Ted Cruz is behind in the delegate count in the race for the Republican presidential nomination – but that's not stopping him from selecting a running mate.
On Wednesday, Cruz announced that former Hewlett-Packard CEO and former 2016 Republican presidential candidate Carly Fiorina would be his running mate – if he receives the Republican nomination.
Vetting vice presidential picks is something "any responsible candidate for president" should do, Cruz said at a rally, and went to say that he valued an understanding and experience dealing with national security, job creation, and good judgment in a vice president.
"Over and over again, Carly has shattered glass ceilings," he said, calling his potential VP a woman of "extraordinary intelligence" and "deep principle."
"Carly knows, from running one of the 20 biggest countries in America, where jobs come from," he said.
After a lengthy introduction, Cruz welcomed Fiorina to the stage.
She began with a call to action for her fellow Republicans: "This is a fight for the soul of our party and the future of our nation," she said. Fiorina went on to discuss Hillary Clinton and Donald Trump, and the supposed similarities between them.
"They're not going to challenge the system," she added. "They are the system."
There has been murmurings that Cruz's campaign has been vetting choices for his vice presidential pick since last week, which campaign staffers themselves confirmed. From the get-go, Fiorina was the most-talked about of his picks.
"He is vetting a number of solid candidates, and certainly Ms. Fiorina is absolutely one of them," Chad Sweet, Cruz's campaign chairperson, told CNN. "She's one of the most talented business leaders of modern times."
It seems that Cruz hasn't been deterred by the numbers in making his announcement. After losing every state in Tuesday's Acela Primary (in Maryland, Pennsylvania, Rhode Island, Delaware and Connecticut), he's trailing Donald Trump by nearly 400 delegates. At this point, he's mathematically eliminated from getting the needed number of delegates (1,237) to clinch the Republican nomination.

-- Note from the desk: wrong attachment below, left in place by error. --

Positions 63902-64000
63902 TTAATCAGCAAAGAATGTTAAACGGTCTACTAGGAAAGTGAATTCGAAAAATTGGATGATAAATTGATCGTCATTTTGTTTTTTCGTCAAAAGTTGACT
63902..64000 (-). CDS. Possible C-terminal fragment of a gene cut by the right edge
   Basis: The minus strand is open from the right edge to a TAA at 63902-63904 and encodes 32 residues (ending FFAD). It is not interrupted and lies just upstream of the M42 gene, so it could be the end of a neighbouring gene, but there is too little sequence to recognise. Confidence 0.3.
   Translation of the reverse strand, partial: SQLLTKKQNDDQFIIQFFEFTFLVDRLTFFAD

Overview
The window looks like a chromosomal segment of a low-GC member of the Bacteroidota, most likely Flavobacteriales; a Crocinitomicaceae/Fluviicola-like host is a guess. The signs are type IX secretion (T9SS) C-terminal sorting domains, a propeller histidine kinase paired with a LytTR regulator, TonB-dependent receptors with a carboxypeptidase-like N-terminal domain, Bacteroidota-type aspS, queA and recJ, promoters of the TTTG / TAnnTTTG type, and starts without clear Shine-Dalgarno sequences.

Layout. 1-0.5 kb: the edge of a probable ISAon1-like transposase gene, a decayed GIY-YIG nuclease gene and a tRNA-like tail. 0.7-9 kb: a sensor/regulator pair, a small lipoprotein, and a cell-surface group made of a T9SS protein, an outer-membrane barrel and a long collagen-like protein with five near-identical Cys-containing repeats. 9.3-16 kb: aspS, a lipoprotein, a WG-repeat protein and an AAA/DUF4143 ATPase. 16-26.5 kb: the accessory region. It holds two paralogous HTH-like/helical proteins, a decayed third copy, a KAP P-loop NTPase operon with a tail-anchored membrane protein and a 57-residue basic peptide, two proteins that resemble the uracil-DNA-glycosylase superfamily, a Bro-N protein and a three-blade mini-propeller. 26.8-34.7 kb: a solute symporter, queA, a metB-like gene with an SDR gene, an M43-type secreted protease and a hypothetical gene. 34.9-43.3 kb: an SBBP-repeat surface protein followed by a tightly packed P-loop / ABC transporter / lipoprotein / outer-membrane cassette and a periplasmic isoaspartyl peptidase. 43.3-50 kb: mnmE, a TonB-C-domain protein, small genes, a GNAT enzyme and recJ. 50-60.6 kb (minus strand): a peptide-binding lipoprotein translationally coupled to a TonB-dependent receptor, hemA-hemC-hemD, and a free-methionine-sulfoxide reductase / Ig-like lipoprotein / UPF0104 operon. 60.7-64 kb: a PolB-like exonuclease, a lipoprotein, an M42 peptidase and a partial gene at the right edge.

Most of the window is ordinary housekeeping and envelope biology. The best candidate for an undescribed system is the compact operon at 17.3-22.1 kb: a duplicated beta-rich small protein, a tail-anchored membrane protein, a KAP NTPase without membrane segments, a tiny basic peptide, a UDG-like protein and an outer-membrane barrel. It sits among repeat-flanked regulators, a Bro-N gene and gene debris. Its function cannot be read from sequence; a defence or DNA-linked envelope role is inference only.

Cruz addressed this improbability, alluding to the possibility of a contested convention this summer.
"I'm not getting to 1,237 delegates, and Donald J. Trump is not getting to 1,237 delegates," he said.
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The upcoming California primary (scheduled for June 7) could be a reason for the announcement's timing: Fiorina lives in the state and previously ran for the United States Senate in the state. She's also set to speak at this weekend's California Republican Party convention, just hours after Ted Cruz himself.
Fiorina's own campaign started gaining traction after a strong showing at the first Republican debate back in August, bumping her up in the polls. Ultimately, she suspended her own campaign after a poor showing in the New Hampshire primary – she came in seventh.
At the time of her campaign suspension, she said, "While I suspend my candidacy today, I will continue to travel this country and fight for those Americans who refuse to settle for the way things are and a status quo that no longer works for them."